A new Attensity Group has been created in a complex set of maneuvers. So far as I understand or guess, elements of the deal include:
- The Attensity Group is being formed by the merger of three companies: Attensity, empolis, and Living-e. Frankly, I’d never heard of either empolis or Living-e until this merger. (In case you ever have to resort to the Wayback Machine, embolis’ URL was http://www.empolis.com/home.html and Living-e’s was http://www.living-e.com/us/index.php)
- Existing investors (employees aside) have largely been bought out. Most of the stock is owned by Aeris, an investment vehicle for SAP co-founder Klaus Tschira. Living-e already was a Tschira investment.
- Inxight managers have been brought in to run the whole thing. Specifically, Ian Bonner will be CEO, and Ian Hersey will be EVP of Products and Technology.
- The former CEOs of Attensity and empolis will run the Americas and EMEA regions, under the Attensity and empolis names respectively, apparently with their prior sales organizations more or less intact.
- A former CEO of Living-e will be their boss, but also run “Special Projects”, which adds up to a very odd title indeed: “Senior Vice President of Operations and Strategic Projects, Attensity Group”
- The former CTOs of Attensity and empolis are CTOs of system software (“Natural Language Processing”) and application software respectively. This gets Attensity’s total CTO count up to 3, a level I’ve previously seen only at Teradata. I haven’t talked with David Bean yet, but his colleagues insist that he’s excited about his new role.
- This whole deal has been underway since at least late last year. For example, Ian Bonner has been involved for that long. empolis and Living-e announced the pooling of their sales forces back in February.
- Technically, the merger isn’t complete, as Living-e is a public company and all 100% of its shares haven’t been acquired yet. (But they will be Real Soon Now.)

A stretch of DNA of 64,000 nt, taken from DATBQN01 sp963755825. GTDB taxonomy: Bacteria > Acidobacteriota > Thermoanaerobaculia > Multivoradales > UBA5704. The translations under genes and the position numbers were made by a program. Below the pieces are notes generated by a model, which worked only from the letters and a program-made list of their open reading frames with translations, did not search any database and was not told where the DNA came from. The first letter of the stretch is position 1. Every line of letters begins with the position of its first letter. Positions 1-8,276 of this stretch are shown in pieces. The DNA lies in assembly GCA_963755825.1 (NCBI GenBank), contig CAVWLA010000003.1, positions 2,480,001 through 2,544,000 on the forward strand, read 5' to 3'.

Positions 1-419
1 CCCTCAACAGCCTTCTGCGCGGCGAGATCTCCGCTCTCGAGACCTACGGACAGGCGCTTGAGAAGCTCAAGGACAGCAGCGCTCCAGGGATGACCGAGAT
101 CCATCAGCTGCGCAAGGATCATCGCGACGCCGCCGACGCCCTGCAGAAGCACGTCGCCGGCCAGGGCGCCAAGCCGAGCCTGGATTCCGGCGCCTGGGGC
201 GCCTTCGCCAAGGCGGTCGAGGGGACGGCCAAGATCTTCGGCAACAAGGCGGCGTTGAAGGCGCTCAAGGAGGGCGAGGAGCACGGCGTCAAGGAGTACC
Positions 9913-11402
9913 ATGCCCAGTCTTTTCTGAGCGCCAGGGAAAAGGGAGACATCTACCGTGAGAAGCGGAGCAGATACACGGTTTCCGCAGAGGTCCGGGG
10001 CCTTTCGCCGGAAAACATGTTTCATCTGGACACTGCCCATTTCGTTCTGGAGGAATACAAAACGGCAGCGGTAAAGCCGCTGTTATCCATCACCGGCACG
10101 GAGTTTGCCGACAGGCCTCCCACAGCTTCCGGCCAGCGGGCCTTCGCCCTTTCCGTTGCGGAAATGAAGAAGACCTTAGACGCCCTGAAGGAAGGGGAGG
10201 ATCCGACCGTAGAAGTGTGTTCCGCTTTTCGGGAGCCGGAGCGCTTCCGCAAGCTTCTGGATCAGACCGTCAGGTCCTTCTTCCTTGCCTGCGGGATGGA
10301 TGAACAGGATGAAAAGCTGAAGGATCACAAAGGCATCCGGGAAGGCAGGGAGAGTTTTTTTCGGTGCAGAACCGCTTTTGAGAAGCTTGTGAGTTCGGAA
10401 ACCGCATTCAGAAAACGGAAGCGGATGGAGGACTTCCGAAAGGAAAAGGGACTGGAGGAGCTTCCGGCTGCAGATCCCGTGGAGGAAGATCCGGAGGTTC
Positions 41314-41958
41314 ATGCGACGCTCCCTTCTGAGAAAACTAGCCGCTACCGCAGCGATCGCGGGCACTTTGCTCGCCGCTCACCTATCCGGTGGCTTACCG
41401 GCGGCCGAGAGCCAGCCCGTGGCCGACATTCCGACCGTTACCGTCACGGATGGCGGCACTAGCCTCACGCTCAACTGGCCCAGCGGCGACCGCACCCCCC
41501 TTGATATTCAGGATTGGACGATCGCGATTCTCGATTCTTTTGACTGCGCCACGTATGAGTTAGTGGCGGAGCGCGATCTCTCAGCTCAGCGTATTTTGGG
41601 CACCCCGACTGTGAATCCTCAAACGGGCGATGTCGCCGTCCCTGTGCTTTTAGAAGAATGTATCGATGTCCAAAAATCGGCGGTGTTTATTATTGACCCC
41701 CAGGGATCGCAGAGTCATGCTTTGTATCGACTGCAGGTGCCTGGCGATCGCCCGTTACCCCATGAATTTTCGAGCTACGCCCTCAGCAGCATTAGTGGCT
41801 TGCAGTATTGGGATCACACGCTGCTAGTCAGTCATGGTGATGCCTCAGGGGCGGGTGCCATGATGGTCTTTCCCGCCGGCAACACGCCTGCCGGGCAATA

- Attensity, of course, was a venture-backed private company, with tired investors. empolis was owned by Bertelsmann, and was itself a roll-up of several smaller text analytics companies.
I was told on the phone empolis was doing something like €30-40 million. Attensity and Living-e were under $10 million each. That surprises me a bit, as I thought Attensity was in that range on commercial business alone, and was doing more than $10 million counting its government accounts.
It turns out that if I had been paying attention to the news filters I could have seen this coming. Specifically, a March 16, 2009 story said:
German media giant Bertelsmann has confirmed the sale of its software development unit empolis to data management holding Attensity empolis Europe.
Attensity empolis Europe is based in Switzerland and part of the holding company founded by former IBM manager Ian Bonner.
A Bertelsmann spokesperson told Handelsblatt that empolis, which develops software for semantic analysis, did not fit in strategically anymore. empolis was part of Bertelsmann subsidiary Arvato employing 200 people with revenues of around €30m.
Attensity’s acquisition of empolis adds to the recent takeover of Living-e which was acquired in December 2008 for a symbolic price of one euro after its former majority shareholder Klaus Tschira, one of the SAP founders, was not willing in invest more money.
Tschira, however, is still intent on investing in Attensity empolis which was part of the agreement on Living-e. His portfolio includes holdings in 26 companies with combined revenues of €200m.
I don’t immediately know how to reconcile the apparent contradictions between that and the information above.
I plan to post with technology/business thoughts when I have a chance.